How do I encourage her when I don’t understand how she sees her world? How can I cheer her on if she cannot believe in herself? All I can do is love her the best I can while leading her through God’s word and pray that God reveals to Cheyenne the beauty and a strength that she holds all on her own.

Heather RigglemanHeather Riggleman is a recovering mom to three very active children. She is also a Nebraska favorite speaker and is currently blazing a new trail for moms in the midst of motherhood. Her goal is to show how real and tangible God is in our every day lives.

In fact, you can read all about it in her new book, Mama Needs A Time Out. You can connect with her on her author site
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{ 12 comments… read them below or add one }

Linda April 15, 2013 at 10:46 am

Beautiful story and a loving mom.


heather April 15, 2013 at 12:41 pm

Thank you Linda!


Lori Wildenberg April 15, 2013 at 1:36 pm

I love this. I really love this. I love the way you love your child. I love the way you help her love herself. I love the way you remind her how much God loves her. Love….love is the most excellent way to parent. And you, my friend, have that down!


Heather April 15, 2013 at 9:51 pm

Lori, Thank you. 🙂 We have to learn to love ourselves, flaws, imperfections and all. If we were perfect, we would not need God.


Carol April 15, 2013 at 2:43 pm

“How do I encourage her when I don’t understand how she sees her world? How can I cheer her on if she cannot believe in herself? All I can do is love her the best I can while leading her through God’s word and pray that God reveals to [her] the beauty and a strength that she holds all on her own.” These words brought tears to my eyes as they directly speak what my heart feels with regard to my own daughter and her challenges. Thank you for this post.


Heather April 15, 2013 at 9:53 pm

HUGE hugs to you. Motherhood isn’t easy and at times I’d love to have a manual but I think that’s the beauty of it. Our daughters and our own spirits grow in the deepest valleys, in the challenges and struggles.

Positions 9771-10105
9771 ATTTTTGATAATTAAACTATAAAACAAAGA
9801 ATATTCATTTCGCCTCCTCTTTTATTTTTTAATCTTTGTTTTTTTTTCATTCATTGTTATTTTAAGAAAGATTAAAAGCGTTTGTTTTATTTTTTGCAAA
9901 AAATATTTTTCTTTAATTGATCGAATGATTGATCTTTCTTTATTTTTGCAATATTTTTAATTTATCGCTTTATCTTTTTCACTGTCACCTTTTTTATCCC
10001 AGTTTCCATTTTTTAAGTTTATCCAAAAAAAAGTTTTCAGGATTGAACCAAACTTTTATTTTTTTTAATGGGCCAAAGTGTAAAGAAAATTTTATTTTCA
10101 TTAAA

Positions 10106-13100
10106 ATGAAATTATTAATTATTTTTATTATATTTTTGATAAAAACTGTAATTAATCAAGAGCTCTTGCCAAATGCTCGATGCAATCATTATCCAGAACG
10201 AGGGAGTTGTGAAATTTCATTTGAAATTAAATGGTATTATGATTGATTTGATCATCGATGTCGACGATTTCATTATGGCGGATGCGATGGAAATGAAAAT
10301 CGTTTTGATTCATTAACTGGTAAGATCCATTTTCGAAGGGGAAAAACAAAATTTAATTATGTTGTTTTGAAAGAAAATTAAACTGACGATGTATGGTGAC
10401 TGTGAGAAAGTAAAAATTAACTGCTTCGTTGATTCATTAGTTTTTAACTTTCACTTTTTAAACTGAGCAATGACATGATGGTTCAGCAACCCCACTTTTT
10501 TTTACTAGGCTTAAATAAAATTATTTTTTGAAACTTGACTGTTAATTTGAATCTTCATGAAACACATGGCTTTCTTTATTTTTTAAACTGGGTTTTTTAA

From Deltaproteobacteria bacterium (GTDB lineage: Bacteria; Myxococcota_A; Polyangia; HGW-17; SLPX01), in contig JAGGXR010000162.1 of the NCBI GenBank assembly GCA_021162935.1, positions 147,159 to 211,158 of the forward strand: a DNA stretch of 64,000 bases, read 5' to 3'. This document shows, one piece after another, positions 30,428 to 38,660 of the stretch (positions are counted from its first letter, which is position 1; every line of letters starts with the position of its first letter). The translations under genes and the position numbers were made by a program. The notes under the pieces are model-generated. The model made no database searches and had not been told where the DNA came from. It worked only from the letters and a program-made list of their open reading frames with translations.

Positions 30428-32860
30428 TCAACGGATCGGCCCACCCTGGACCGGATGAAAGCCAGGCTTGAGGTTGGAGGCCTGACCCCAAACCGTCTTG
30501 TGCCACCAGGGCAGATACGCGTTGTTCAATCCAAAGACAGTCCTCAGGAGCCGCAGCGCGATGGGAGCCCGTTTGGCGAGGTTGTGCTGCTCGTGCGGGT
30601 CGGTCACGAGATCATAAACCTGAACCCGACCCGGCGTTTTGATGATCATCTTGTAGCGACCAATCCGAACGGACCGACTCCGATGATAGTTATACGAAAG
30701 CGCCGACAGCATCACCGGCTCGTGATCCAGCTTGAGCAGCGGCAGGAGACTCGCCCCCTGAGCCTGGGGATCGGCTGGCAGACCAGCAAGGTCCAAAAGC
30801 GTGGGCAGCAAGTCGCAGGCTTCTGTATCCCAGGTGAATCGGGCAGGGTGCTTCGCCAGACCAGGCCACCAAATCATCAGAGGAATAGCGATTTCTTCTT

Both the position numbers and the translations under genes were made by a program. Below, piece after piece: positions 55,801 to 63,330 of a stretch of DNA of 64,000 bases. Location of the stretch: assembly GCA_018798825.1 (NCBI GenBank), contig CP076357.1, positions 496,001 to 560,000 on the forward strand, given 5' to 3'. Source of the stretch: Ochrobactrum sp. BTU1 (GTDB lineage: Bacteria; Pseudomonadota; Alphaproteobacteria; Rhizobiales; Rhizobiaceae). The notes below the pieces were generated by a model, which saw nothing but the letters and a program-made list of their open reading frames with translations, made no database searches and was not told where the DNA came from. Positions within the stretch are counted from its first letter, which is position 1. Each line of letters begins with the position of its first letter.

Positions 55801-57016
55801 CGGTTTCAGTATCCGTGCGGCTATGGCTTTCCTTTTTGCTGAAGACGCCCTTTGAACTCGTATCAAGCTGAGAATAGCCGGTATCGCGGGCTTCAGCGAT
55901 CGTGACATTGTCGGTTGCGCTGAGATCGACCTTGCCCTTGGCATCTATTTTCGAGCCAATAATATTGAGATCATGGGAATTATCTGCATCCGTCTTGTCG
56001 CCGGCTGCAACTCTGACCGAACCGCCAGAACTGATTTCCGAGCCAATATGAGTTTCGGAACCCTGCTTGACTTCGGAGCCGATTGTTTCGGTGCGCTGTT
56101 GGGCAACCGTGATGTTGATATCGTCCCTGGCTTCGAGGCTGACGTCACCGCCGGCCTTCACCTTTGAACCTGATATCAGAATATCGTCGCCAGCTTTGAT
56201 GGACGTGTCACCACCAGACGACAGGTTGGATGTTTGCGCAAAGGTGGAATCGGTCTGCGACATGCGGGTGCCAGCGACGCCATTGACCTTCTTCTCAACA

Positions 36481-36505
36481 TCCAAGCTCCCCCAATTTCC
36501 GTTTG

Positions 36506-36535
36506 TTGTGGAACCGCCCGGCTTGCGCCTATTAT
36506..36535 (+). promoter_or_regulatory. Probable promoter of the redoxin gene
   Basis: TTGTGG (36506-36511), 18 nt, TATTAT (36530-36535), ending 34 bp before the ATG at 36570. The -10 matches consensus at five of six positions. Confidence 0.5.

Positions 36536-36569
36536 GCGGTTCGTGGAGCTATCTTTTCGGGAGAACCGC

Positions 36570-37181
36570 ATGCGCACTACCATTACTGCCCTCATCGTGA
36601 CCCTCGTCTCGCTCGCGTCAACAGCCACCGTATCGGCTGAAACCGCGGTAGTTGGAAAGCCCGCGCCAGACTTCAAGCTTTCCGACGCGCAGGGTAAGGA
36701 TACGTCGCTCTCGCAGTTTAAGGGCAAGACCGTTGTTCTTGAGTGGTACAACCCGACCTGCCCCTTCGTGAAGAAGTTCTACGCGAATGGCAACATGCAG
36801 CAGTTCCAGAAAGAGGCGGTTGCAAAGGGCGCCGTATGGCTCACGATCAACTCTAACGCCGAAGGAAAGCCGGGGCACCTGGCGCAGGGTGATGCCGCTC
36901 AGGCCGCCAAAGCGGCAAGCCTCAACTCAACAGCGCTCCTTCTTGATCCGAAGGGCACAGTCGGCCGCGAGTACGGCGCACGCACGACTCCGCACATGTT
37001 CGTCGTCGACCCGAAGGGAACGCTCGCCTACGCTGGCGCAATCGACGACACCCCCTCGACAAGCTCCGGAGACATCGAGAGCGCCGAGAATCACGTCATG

Rebecca April 15, 2013 at 2:59 pm

Oh Heather, this is beautiful and heart-breaking all at once. May God bless you and your lovely tall girl!


Heather April 15, 2013 at 9:51 pm

Thank you Rebecca. It’s a part of life isn’t it? I’m thankful my daughter is exactly who she is. God has done SO much through her.


Alexa (Kat) April 16, 2013 at 8:57 pm

This post is so touching. I felt for her, I felt for you. Life can be so tough. Sounds like you are doing well at cheering her on!


Rachel Cotterill April 20, 2013 at 11:59 am

It’s interesting – you seem to hear of more boys with Aspergers than girls, and I wonder if it’s even harder for girls, because the expectations are different (especially for teens). This is a lovely story and I hope Cheyenne will soon realise what a great person she is – irrespective of how she is expected to interact with the world around her.


Ava May 24, 2013 at 7:49 am

Family Support is very much important for the people with Aspergers.
An aspie is sometimes unable to express what he or she feels but the family members are the one who understand them an support them in every phase of life.
This was a wonderful story on life with aspergers and was inspirational too.
I loved reading this post.


pruningprincesses May 28, 2013 at 8:08 pm

Hi Ava, Heather’s post was wonderfully real. I really enjoyed her writing too. Thanks for stopping by.